“We have a bit of time together after the wedding, then he goes back to his cell, which is heartbreaking,” Paula says.
But the reception will be a less private affair.
Paula has agreements with tabloid newspapers to write stories about the wedding – having previously invited the Daily Mirror to film the moment Bronson proposed.
“People say I’ve courted the media,” says Paula, who insists she is a “solitary person”.
“I want to show Charlie’s not forgotten about.”
One important person will be avoiding the cameras: the mother of the bride.
“Mum’s not coming to the wedding as she’s a private person,” Paula says, admitting her family have objected to the match.
“Mum was a bit concerned as he has this awful reputation, but she knows I’m a strong-willed character with my head screwed on,” she adds.
She says the backlash from strangers is far worse – claiming she has lost acting jobs over the relationship and is trolled on social media.
“I’ve had a hell of a lot of hatred towards me for being with him,” says Paula, who spends her time answering people’s letters to Bronson and campaigning for him to be released.
“It’s madness at the moment,” she adds. “I’ve said to Charlie, ‘do you want to swap places for a bit’?”
How do prison weddings work?
- Prison governors can approve a prisoner’s request to marry, if they are unlikely to be released or deported within three months
- There are dispensations for inmates with less than three months to serve – such as if they are having a baby or if someone is terminally ill
- The prisoner and their partner are expected to pay any costs associated with the marriage, like transport to the ceremony if it takes place outside prison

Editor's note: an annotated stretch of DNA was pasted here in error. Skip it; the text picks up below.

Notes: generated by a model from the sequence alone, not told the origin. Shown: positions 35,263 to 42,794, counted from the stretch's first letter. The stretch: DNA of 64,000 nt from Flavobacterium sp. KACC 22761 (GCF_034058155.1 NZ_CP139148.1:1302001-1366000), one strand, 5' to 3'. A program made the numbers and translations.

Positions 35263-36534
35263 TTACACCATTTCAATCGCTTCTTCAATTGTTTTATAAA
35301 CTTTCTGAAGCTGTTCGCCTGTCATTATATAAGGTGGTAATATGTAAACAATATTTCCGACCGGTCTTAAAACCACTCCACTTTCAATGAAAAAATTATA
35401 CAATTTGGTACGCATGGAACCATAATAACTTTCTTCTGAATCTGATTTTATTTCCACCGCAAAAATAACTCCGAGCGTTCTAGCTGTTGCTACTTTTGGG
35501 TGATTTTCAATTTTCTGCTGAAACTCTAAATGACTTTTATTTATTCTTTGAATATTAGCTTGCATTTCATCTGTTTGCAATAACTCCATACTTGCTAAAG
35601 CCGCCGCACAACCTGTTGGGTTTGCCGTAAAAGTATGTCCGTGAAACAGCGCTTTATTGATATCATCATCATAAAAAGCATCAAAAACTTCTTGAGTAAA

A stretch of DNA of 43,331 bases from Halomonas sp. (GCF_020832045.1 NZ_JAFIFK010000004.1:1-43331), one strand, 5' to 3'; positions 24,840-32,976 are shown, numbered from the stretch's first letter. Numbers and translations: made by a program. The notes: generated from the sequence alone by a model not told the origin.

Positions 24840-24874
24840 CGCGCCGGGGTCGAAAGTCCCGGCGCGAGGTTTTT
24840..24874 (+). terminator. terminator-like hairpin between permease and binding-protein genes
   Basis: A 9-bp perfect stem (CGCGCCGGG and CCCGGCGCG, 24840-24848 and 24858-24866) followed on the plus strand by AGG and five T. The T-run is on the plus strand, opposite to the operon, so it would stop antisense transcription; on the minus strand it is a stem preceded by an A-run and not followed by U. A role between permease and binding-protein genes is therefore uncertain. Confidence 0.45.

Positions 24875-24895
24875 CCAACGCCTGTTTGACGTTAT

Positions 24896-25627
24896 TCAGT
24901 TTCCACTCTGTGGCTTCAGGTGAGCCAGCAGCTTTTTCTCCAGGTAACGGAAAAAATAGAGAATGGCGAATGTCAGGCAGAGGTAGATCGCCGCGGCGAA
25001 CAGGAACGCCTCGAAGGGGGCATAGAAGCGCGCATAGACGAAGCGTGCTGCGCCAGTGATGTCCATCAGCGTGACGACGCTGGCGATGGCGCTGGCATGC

- Governors can object to a marriage – including if they are worried about a convicted sex offender or if they think the couple is colluding to commit an offence
Source: Ministry of Justice
Bronson has a parole hearing on 7 November to determine whether it is safe for him to mix with other prisoners.
The couple can currently only kiss and hold hands between bars during Paula’s visits to Wakefield – one of the most secure prisons in the UK and one that counts paedophiles and serial killers among its inmates.
“He’s locked up for 22 hours a day,” says Paula. “If I thought he’d be in prison the rest of his life, it would be a strange thing to marry.”
Despite the separation, Paula insists they are like “any other couple”.
“We have little fall outs and tiffs,” Paula says. “But after 10 minutes of seeing him I’ll smile and say ‘for goodness’ sake Charlie, stop being such a stupid git!'”
She adds: “I know I’m not 19 any more, but we’ve also discussed having children one day.”
Paula admits living together would be “very different” from their current life of letters, phone calls and weekly visits.
“I’ve said to Charlie, when you get out, you will have a room, and that will be your sanctuary,” she says.
They want to live in a cottage, keep llamas and go on cruise holidays, while Bronson does his art and gives talks to young offenders.
In the book Paula first read in 2013, Bronson said his troubles were behind him – and described himself as a “prolific artist”.
“I’ll carry on campaigning for him until we get that life,” Paula says.